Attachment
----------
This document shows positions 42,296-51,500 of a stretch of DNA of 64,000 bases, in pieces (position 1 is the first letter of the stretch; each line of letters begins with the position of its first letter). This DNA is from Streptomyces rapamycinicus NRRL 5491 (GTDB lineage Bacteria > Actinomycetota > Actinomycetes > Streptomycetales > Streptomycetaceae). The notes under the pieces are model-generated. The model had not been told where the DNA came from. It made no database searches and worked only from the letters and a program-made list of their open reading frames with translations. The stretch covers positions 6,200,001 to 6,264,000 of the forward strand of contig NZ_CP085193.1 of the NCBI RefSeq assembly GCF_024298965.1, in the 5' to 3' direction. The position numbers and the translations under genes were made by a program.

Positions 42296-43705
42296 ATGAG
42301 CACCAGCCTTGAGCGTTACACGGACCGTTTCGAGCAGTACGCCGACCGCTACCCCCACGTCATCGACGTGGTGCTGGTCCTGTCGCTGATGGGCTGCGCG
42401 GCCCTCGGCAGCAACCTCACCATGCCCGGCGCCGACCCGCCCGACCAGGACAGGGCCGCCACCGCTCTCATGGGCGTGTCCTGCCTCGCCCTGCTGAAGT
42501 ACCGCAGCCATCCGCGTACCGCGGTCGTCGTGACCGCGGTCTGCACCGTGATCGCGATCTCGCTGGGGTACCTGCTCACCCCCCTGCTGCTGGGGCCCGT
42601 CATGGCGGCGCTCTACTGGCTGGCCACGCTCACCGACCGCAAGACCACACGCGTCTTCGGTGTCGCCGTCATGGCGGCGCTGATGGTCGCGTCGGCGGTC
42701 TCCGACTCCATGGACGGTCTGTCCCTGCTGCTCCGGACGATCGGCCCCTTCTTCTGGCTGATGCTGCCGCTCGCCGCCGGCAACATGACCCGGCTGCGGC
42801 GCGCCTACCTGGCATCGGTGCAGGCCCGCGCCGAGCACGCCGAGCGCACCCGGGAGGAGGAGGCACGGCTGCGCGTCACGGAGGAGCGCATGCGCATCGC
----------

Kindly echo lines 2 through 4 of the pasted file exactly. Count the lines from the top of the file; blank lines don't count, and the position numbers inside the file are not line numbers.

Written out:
Positions 42296-43705
42296 ATGAG
42301 CACCAGCCTTGAGCGTTACACGGACCGTTTCGAGCAGTACGCCGACCGCTACCCCCACGTCATCGACGTGGTGCTGGTCCTGTCGCTGATGGGCTGCGCG